Why read it then?
There are two strengths to the book, in my mind. First, it rips apart the staid and sober notion of the 1940s was only a time of war related privations and jitterbugging parties. There are no poodle skirts and duck tail hair cuts. The guys are roving the USA broke, ragged, drunk and stoned; there is a lot of pot in this book.

Second, Kerouac does have an engaging, intense, frantic way of describing the places characters go. It’s like a drunken celebration, where someone is telling you that he’s so, so happy that he got a great job, and he only had a couple of drinks, and did he mention that he’s having a baby soon, too, so it’s perfect timing and the sky is so beautiful tonight and birds always sing louder in summer and…

Don’t travel to the beat of this drum
This is clearly a book that launched a thousand trips, and that’s both understandable and a crying shame. It’s the worst book in the world to try to travel to. It describes times and places that only existed – if they existed at all – for a few people for a few moments. And even if you could manage to stomach all the drugs and alcohol, and went a year later (or had a time machine and went the same year) you’d never capture quite the same spirit.

The book skips over the weeks and months of working quietly and making money (although they are there, if you look), creating a picture of an endless party that you just can’t match in real life, although thousands have wrecked Ibiza trying… In a way, this is the Pinterest problem 60 years early: a view of a life that’s so carefully edited reality can only disappoint. There’s also a clear line of descent from here to The Beach, both in a literary sense and in terms of travel choices. A bit of backpacker history while we’re on the go, it’s interesting but distasteful at the same time.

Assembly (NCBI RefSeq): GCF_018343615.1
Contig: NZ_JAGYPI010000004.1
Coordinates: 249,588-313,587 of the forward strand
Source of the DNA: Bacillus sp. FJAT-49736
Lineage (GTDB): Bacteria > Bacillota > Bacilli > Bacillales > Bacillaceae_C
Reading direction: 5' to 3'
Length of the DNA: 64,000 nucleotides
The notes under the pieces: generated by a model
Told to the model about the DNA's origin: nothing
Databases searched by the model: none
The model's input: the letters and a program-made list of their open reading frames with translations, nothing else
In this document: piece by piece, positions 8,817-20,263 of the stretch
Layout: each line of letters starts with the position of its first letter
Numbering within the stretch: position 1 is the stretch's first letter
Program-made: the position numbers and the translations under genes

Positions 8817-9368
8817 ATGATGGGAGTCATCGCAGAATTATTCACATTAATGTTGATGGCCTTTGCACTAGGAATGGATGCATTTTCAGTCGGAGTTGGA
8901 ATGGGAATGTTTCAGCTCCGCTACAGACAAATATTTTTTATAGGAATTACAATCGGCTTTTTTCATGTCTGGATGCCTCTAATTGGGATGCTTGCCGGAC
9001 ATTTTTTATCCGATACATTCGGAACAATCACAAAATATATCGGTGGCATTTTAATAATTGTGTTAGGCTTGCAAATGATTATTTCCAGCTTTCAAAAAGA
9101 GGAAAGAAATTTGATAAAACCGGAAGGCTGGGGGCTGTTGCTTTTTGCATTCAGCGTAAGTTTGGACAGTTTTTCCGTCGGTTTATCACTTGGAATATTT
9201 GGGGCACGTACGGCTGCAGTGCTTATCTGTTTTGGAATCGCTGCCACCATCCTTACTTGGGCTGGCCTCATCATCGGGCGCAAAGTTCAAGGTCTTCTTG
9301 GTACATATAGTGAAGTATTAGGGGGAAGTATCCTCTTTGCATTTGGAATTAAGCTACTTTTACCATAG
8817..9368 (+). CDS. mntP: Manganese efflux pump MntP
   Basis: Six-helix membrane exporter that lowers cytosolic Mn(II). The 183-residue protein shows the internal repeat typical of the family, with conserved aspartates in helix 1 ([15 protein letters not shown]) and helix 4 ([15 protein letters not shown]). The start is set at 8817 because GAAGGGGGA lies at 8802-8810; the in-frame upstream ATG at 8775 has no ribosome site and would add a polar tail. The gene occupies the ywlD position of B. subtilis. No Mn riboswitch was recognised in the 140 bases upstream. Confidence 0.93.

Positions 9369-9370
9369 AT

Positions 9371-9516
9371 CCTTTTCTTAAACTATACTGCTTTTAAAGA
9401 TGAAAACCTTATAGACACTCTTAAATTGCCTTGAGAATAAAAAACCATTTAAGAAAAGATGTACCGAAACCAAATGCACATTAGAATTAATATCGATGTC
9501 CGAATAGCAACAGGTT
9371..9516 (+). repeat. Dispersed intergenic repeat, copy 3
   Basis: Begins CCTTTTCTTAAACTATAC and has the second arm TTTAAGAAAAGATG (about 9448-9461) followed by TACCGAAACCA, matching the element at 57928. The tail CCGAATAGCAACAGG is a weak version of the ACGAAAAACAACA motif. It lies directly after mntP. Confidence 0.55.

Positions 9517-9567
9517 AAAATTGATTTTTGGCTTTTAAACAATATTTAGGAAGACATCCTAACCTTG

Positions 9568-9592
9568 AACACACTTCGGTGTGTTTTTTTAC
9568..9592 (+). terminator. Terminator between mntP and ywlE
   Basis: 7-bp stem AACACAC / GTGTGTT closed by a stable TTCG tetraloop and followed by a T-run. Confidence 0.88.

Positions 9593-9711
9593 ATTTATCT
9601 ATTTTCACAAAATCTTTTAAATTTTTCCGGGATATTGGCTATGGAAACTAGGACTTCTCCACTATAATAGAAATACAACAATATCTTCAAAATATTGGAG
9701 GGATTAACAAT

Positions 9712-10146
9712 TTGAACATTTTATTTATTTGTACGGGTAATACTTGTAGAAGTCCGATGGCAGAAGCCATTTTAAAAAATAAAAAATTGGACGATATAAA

I’ve decided to try to read and review all 200 books on the BBC Big Read list. You can read more about the start of the project or see a list of all the books I’ve read and reviewed.

Riding the flying bicycle

Riding the flying bicycle

A close friend is finishing uni at the moment. She’s 30 and has just submitted a PhD thesis that genuinely adds something to the sum of all human knowledge. I know she’d say it’s not much, that it’s a small thing, and maybe on the global scale she’s right. Nonetheless, I am so totally in awe of both the effort she put in and the fact that she has put her shoulder to the wheel and helped move her field along.

So I bought her a present. It’s this:

A white mug with people in gowns on flying bicycles

The mug design is by Quentin Blake, whose work I got to know and love as a child because he illustrated a lot of Roald Dahl books. As I’ve mentioned before, his artwork had a real impact on both my reading of Roald Dahl’s stories and the way I view the characters in them. I think it’s beautiful.

I really like this image, as a metaphor for graduation and moving on. I love the flocks of students taking off on their bicycles. University towns are full of bikes anyway, and there is a sense that students migrate, that they fly the coop in the summer, when the halls and colleges go quiet, and return, noisy as a flock of starlings in autumn.